According to data published by the U.S. Census Bureau, the median priced U.S. home back in January of 1963 sold was just $17,200. Ten years later in January 1973, the median U.S. home was still a quite low $29,900. Twenty years later in January 1983, the median U.S. home price increased significantly to $73,500.
 
Thirty years after the original 1963 date, the median U.S. home price finally crossed the $100,000 threshold level as it reached $118,000 in January of 1993. Forty years after the 1963 date was reached in January of 2003, the median U.S. home price reached $181,700.

Today in 2013, which is fifty (50) years after the original 1963 year used in my study for this article, the median U.S. home sales price reached $170,600 (according to the National Association of Realtors). Sadly, the median U.S. home sales price in 2013 is below the median home sales price of ten years ago (2003 - $181,700).

“Upside Down” or Ride The Inflation “Wave” Again

Numerous housing studies on “upside down” properties note that people are more likely to walk away from their home when their existing mortgage debt exceeds their current market value. Whether an “upside down” or overindebted homeowner tries to use a “Strategic Default”, a “Short Sale”, or a conventional home sale, the owner may not financially benefit, regardless. As a result, neighboring homes may be adversely impacted by another distressed foreclosure sale in the neighborhood.

Question: What is one of the best ways to improve the value of real estate than by using national economic and financial strategies to increase property values? Answer: INFLATION. When home values increase, then existing homeowners have more incentive to stay with their properties. If less people choose to allow their lenders to foreclose upon them, then less foreclosures means better overall home values for each and every neighborhood nationwide.

A combination of record low interest rates and more access to government backed mortgage loans such as FHA will also allow more borrowers to qualify for larger loan amounts. Obviously, a borrower who qualifies for a $200,000 mortgage loan today based upon interest rates in the high 3% range might have only qualified for $150,000 at a 5% or 6% rate range in recent years.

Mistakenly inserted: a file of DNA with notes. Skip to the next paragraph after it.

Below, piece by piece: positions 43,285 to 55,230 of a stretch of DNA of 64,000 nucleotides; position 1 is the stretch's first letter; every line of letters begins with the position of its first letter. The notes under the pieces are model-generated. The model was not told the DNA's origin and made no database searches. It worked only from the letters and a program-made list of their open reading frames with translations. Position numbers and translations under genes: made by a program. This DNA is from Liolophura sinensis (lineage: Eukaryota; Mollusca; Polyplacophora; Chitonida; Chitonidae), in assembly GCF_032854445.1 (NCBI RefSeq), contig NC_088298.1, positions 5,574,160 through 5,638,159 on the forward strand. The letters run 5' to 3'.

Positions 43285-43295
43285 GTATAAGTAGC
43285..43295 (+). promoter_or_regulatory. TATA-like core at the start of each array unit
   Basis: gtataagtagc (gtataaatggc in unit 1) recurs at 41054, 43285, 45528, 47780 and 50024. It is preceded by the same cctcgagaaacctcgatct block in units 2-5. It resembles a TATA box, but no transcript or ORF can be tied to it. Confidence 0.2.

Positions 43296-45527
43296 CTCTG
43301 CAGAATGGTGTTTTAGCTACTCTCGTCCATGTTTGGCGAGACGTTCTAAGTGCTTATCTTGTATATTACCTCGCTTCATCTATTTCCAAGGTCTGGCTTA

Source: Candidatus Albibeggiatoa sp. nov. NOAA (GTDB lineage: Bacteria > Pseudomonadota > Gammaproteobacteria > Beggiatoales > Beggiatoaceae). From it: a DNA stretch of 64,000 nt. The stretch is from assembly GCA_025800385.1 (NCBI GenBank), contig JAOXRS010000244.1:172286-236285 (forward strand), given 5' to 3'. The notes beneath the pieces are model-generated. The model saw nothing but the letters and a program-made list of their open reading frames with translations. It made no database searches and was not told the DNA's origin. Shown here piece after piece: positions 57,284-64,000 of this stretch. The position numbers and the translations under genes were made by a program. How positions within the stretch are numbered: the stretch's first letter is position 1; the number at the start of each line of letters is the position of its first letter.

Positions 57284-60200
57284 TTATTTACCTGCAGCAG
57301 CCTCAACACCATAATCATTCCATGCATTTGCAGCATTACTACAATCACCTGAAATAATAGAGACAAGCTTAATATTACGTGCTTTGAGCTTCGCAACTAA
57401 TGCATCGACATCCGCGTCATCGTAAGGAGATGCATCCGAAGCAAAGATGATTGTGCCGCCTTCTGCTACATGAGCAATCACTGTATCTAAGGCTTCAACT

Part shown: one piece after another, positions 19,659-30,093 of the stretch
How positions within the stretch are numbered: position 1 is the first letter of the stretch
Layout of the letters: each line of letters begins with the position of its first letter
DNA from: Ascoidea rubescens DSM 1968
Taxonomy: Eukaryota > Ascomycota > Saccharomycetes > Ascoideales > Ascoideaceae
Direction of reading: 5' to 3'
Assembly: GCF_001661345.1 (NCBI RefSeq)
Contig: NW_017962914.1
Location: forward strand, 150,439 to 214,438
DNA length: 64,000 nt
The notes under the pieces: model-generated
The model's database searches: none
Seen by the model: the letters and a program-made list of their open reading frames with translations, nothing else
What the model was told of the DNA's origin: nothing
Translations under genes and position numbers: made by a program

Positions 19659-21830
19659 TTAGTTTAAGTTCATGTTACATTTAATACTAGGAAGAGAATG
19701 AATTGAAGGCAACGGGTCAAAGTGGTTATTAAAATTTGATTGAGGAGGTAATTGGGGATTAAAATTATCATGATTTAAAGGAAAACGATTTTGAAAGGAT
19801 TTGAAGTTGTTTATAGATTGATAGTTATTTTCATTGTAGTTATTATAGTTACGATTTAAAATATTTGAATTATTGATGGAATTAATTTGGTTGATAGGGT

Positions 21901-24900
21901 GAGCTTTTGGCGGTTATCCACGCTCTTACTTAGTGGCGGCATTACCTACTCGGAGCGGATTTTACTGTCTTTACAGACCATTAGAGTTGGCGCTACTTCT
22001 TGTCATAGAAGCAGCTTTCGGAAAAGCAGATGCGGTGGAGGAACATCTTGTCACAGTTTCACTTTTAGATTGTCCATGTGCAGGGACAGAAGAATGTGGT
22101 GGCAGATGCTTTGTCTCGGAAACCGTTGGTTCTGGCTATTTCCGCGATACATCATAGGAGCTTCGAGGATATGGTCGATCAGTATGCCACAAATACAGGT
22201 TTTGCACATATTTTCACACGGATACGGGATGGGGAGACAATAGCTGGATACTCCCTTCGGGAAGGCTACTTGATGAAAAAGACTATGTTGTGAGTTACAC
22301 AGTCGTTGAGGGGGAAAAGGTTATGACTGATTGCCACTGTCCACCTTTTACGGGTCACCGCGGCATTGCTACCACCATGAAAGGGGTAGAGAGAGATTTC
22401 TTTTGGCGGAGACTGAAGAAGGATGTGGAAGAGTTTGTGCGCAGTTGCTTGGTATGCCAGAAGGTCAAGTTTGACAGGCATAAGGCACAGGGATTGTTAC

The more borrowers who qualify for larger loan amounts will then drive up home sales prices for the existing homeowners. For the bulk of Americans, their net worth is derived from their ownership of real estate. If home prices increase, then property owners tend to get happier and then spend more money on other consumer items which stimulates the overall U.S. economy.

“Inflate or Die”
 
As I have written before, the Federal Reserve and U.S. government have tried to stimulate the U.S. economy by flooding the markets with cheap money so that they, and U.S. consumers, may invest in more stocks, bonds, real estate (properties and mortgages), and other assets in order to try to inflate our way out of this financial mess, or “Credit Crisis”, which officially began back in the Summer of 2007.

Since bank savings rates today offer customers effectively NEGATIVE NET RETURNS after one factors in the costs of taxes, inflation, and bank fees, then the higher returns offered in the stock market and real estate properties today seems much more appealing. The recent 14,500+ Dow Jones index levels are a testament to the success of that strategy of “Quantitative Easing” (create money out of thin air in order to buy assets), “Operation Twist” (drive interest rates even lower), and other types of intentional rigging and manipulation of the financial markets.

Since last year, we have seen how home prices have begun to increase once again due to the combination of record low interest rates, home listing inventory levels down near nineteen (19) year lows, and investors looking to earn decent yields well over their negative net returns offered by their local banks’ savings accounts.

In many regions of the U.S. such as the “Bubble” states of California, Nevada, and Arizona, home prices have increased between 5% and 20% in just the period of one year due to increasing demand for homes, and a decreasing supply of available homes for sale on the MLS (Multiple Listing Service).

Nationally, the median U.S. home sales price increased 5.9% between the end of 2011 and the end of 2012. This 5.9% home appreciation figure in 2012 was the largest home price increase since August of 2006. Historically, U.S. homes have increased an average of about 3% per year so the 2012 median price increase was almost double the typical annual home inflation rate.

Today’s bidding wars on numerous properties for sale, due to the unusually low home listing supply, and continued record low interest rates have continued to drive home prices higher in 2013.

As long as rates and home listing supplies remain low, then we should hopefully just yet inflate our way out of the financial mess one way or another. Don’t be surprised to see 2013’s home appreciation gains possibly even exceeding 2012’s numbers!!!

The U.S. economy needs a healthy housing market in order to get back on track so let’s all hope and pray for continued positive news for the real estate and financial markets. 

To read the original published version of this same article on CRE (Creative Real Estate) Online, please click on this link here: 
http://www.creonline.com/blog/investing-in-real-estate-an-exceptional-hedge-against-inflation/